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This 195 message thread spans 7 pages: < < 195 ( 1 2 3 [4] 5 6 7 > >     
Documenting my attempt to re-rank after "Farmer" update

 1:58 am on Mar 3, 2011 (gmt 0)

Ok, so for the sake of all who have been hit by the so-called "Farmer" update, I thought it might be useful to document my own attempt to increase my website's "Quality" measurement (whatever that means,) in an attempt to gain back some of my previous good ranking in the SERPS.

My site is rather small compared to many mentioned on these boards 末 just 700 or so pages 末 and at it's peak it has never made me more than $1,000 in any month period, but in this economy that lost $1,000 is kicking my butt.

The site I am referencing is built on Wordpress as a CMS, has been copied copiously by scrapers in the past, and is a review/news-type sight, where I post long, honest and well-written reviews, news, how-to's, etc about my favorite types of widgets.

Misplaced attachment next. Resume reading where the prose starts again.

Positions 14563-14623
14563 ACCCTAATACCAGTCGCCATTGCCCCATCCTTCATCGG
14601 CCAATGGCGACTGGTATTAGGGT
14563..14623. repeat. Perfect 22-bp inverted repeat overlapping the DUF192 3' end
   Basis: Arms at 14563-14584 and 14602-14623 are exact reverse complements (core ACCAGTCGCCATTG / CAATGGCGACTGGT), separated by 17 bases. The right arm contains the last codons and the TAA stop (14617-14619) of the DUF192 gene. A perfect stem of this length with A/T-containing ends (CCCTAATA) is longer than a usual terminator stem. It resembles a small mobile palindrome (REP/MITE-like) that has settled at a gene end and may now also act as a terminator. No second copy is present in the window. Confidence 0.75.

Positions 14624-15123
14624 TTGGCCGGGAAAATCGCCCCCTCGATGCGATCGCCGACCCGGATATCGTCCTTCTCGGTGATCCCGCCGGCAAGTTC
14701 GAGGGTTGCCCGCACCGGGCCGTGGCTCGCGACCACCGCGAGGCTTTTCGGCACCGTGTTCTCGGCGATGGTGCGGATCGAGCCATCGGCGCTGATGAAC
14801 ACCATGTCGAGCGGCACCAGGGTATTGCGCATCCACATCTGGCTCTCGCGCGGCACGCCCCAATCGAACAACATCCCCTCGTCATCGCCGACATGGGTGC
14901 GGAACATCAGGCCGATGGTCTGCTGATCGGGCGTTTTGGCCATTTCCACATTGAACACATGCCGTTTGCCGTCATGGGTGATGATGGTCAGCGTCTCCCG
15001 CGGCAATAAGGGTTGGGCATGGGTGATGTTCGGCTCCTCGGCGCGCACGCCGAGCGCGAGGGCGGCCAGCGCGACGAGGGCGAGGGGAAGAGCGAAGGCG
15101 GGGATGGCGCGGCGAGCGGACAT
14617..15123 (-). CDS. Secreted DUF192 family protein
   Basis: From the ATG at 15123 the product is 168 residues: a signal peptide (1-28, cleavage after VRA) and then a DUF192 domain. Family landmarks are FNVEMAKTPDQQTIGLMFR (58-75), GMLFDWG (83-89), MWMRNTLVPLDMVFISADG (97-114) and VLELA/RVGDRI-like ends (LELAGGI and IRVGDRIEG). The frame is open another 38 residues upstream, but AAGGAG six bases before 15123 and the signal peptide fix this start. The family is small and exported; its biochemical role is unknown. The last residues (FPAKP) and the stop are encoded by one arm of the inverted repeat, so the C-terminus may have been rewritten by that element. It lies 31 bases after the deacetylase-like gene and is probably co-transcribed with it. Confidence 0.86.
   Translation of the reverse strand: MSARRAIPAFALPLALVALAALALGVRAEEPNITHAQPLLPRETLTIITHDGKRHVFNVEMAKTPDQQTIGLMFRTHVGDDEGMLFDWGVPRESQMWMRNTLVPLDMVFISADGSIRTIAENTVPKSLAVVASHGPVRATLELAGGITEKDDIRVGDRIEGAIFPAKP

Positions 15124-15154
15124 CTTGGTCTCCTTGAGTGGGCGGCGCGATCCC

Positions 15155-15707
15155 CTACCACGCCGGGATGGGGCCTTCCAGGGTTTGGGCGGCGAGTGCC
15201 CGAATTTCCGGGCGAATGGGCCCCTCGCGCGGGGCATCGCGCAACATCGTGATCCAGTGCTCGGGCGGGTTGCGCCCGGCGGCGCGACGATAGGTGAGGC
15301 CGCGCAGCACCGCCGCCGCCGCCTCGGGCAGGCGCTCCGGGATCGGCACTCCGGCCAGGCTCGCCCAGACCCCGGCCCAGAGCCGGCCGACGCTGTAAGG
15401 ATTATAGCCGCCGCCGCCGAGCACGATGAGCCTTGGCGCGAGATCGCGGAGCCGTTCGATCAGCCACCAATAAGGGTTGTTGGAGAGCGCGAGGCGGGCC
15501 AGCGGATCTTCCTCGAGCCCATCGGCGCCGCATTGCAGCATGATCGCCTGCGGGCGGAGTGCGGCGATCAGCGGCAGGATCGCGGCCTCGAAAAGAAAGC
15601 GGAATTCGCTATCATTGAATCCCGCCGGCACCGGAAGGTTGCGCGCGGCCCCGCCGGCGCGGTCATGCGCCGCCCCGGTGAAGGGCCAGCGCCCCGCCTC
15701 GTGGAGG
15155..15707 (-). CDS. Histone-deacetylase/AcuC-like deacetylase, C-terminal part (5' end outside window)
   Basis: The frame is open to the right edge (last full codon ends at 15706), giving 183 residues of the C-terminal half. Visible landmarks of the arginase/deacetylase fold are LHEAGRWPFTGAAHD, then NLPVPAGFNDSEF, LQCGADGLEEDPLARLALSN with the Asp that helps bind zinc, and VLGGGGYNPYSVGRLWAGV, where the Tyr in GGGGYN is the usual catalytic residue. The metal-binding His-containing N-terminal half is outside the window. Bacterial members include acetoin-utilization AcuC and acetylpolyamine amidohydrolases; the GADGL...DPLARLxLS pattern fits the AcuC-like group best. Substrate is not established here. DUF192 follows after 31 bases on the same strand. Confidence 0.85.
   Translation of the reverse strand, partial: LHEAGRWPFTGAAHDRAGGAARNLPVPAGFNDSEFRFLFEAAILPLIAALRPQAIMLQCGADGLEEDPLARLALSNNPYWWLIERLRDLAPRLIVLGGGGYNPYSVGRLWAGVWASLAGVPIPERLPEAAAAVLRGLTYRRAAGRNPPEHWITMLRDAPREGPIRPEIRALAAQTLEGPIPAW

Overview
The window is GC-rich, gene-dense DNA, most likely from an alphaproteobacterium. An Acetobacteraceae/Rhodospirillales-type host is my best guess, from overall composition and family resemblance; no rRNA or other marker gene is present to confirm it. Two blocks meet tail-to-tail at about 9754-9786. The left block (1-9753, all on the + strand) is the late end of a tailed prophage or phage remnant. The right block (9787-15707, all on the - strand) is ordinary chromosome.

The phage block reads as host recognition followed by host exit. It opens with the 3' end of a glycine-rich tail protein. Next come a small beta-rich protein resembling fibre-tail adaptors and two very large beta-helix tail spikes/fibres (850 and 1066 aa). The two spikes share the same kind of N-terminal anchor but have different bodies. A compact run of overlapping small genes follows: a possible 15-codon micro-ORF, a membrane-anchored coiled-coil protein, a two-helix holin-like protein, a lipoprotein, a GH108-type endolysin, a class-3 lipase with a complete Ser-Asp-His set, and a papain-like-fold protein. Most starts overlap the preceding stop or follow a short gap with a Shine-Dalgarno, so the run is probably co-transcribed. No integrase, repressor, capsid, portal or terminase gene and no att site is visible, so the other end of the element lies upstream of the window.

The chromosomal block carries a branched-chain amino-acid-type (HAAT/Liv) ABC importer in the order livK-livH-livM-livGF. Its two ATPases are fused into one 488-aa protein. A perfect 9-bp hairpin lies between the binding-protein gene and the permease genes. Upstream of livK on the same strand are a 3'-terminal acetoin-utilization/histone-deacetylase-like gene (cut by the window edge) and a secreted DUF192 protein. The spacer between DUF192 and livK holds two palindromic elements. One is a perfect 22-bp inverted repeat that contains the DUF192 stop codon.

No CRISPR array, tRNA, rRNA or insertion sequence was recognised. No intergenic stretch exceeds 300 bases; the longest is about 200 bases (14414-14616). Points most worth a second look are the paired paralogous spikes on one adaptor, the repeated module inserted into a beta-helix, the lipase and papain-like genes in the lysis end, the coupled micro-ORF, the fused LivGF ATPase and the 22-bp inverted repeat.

I have never paid for a link, and I do not run any sort of linking campaigns, though the site is plenty popular, gets a fair amount of natural links, and has nearly 7,000 RSS subscribers.

Obviously, we know very little about the particulars of this latest Google update, but the concensus seems to be that this a radical change in the algo, and we can't expect our ranking to just suddenly reverse any time soon.

With that said, I thought I'd document my meager attempt to gain back some of my good graces with Google.

After reading as much as I can find on the subject, I came across this article posted in one of the other threads here, and it seemed like a good place to start.

[searchengineland.com ]

The quote that jumped out at me was this:

Sites that believe they have been adversely impacted by the change should be sure to extensively evaluate their site quality. In particular, it痴 important to note that low quality pages on one part of a site can impact the overall ranking of that site.